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The record contains leaf traits information measured on <i>Eucalyptus tereticornis</i> trees from the EucFACE site in Cumberland Plain in 2012. Data on tree height, leaf dry mass per unit leaf area (LMA), stomatal conductance to water vapour (<i>gs</i>), light saturated leaf net CO<sub>2</sub>assimilation rates (A<sub>sat</sub>) and maximum net CO<sub>2</sub> exchange rate at light- and CO<sub>2</sub>-saturation (A<sub>max</sub>) are provided.
The island weeds database contains weed records for 697 islands and 1995 plant species. Data sources cited span between 1913 and 2014. To compound the value of the database, original species identifications were verified by Parks and Wildlife botanists and species names were updated to current taxonomy using the WA census data housed within MAX Version 3.0 (Woodman and Gioia 2016). We do not present any interpretation of the data with this data submission. GPS coordinates for weeds were largely unavailable, so most coordinates provided within the database are island centroids. Woodman, S. & Gioia, P. (2016) Max Version 3. Department of Parks and Wildlife, Perth. Available from: http://www.dpaw.wa.gov.au/max.
This data set is a compilation of biomass sampling of 15,054 individual measurements of 274 tree and shrub species across 826 sites in the Australian mainland, reported in 94 studies between 1950 and 2015. Various methods were used across sites, but all involved destructive harvests of individual trees or shrubs and measuring the fresh weight of above-ground biomass. Sub-sampling was used to determine moisture content, after which dry weight of the above-ground biomass was calculated. See publication for details: "Keryn I. Paul, John Larmour, Alison Specht, Ayalsew Zerihun, Peter Ritson, Stephen H. Roxburgh, Stan Sochacki, Tom Lewis, Craig V.M. Barton, Jacqueline R. England, Michael Battaglia, Anthony O'Grady, Elizabeth Pinkard, Grahame Applegate, Justin Jonson, Kim Brooksbank, Rob Sudmeyer, Dan Wildy, Kelvin D. Montagu, Matt Bradford, Don Butler, Trevor Hobbs, Testing the generality of below-ground biomass allometry across plant functional types, Forest Ecology and Management. 432: 102-114. https://doi.org/10.1016/j.foreco.2018.08.043. Paul, K.I., Larmour, J., Specht, A., Zerihun, A., Ritson, P., Roxburgh, S.H., Sochacki, S., Lewis, T., Barton, C.V.M., England, J.R., Battaglia, M., O’Grady, A., Pinkard, E., Applegate, G., Jonson, J., Brooksbank, K., Sudmeyer, R., Wildy, D., Montagu, K.D., Bradford, M., Butler, D., Hobbs, T., 2019. Testing the generality of below-ground biomass allometry across plant functional types. Forest Ecology and Management 432, 102–114. https://doi.org/10.1016/j.foreco.2018.08.043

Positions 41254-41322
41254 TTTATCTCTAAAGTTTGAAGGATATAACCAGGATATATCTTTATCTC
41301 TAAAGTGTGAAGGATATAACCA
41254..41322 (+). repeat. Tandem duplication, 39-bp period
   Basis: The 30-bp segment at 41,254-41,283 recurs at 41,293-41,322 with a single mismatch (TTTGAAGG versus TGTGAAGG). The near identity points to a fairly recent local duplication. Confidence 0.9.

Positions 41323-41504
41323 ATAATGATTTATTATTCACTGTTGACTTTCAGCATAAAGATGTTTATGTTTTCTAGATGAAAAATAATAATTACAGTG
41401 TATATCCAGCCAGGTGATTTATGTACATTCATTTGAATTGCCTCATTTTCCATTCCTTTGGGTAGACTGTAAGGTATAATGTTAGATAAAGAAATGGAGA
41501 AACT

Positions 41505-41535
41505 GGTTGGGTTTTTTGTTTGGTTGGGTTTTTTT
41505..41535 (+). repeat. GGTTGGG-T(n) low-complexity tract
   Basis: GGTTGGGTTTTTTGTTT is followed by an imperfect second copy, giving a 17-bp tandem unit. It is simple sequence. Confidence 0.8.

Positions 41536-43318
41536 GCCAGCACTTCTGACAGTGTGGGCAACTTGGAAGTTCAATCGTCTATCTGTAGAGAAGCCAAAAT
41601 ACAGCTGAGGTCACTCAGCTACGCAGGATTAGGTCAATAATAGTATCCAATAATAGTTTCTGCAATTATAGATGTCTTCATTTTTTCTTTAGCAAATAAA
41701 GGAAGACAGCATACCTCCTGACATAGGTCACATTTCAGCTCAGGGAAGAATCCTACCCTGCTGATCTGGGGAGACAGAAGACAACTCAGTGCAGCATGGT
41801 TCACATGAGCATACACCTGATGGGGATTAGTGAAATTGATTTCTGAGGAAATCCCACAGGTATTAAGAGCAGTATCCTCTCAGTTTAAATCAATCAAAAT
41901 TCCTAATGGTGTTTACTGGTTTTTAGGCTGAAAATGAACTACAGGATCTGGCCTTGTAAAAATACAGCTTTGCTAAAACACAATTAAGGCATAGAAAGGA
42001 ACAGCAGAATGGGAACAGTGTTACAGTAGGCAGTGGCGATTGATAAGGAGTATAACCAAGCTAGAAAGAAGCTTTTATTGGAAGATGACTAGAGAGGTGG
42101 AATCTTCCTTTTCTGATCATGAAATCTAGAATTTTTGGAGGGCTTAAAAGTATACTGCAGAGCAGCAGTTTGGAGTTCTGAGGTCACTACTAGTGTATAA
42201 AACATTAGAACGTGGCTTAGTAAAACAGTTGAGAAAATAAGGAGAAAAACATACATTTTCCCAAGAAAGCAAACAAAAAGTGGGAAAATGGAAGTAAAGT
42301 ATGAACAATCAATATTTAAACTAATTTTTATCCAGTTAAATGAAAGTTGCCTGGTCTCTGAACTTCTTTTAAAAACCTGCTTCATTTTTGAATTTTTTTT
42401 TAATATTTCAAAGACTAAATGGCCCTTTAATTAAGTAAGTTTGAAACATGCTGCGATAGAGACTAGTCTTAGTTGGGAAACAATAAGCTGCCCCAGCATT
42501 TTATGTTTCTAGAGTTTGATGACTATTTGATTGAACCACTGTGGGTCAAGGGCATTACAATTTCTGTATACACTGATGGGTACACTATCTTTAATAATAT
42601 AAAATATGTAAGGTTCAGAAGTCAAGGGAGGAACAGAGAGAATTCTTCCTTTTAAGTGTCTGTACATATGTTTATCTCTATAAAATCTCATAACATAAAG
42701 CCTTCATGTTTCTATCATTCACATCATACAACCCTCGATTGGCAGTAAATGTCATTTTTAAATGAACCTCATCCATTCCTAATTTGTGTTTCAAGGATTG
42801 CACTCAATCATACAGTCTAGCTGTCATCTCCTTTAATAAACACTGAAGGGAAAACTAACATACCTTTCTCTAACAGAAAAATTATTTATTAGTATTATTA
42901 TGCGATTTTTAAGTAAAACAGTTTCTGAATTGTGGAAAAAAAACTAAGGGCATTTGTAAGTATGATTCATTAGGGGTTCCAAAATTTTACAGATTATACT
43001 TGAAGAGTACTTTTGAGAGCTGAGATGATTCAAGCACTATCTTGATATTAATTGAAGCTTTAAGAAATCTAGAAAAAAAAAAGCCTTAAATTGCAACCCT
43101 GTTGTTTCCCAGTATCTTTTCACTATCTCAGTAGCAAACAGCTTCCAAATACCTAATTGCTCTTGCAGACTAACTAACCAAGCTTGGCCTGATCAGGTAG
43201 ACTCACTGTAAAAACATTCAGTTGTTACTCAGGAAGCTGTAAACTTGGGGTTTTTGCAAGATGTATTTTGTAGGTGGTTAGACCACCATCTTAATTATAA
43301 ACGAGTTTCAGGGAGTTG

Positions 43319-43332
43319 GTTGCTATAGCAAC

The dataset contains biological data collected 2005, 2012 as part of the Tanami Regional Biodiversity Monitoring (Tanami RBM) program. The Tanami RBM program uses 89 sites across the Tanami region, central-west Northern Territory. At these sites, flora and fauna are surveyed during the late-dry (usually November-December) or late-wet (usually February-March) seasons. Each site comprises a 200 m x 300 m survey plot from which the data are recorded using various survey methods: site descriptions, vegetation transects, bird surveys, small vertebrate trapping, and tracking surveys. This dataset contains the data from eight surveys undertaken between 2005 and 2012: six in the late-dry and two in the late-wet seasons. The precision of site locations has been reduced to 0.1 decimal degree, which is approximately 10 km at the study region. This denaturing is because some sites contain threatened and/or sensitive species that might be at risk from collection or disturbance. The dataset contains species information from vegetation surveys and fauna species captures and observations. The data can be used to:  Review the outcomes of the survey methodologies  Presence data of the species recorded  Impacts of mining on the region's flora and fauna e.g. what is the spatial and temporal impact of mining activities on biota?  Conservation and biodiversity e.g. what are the spatial and temporal trends in the occurrence of key/threatened species? How do land units/systems change over time?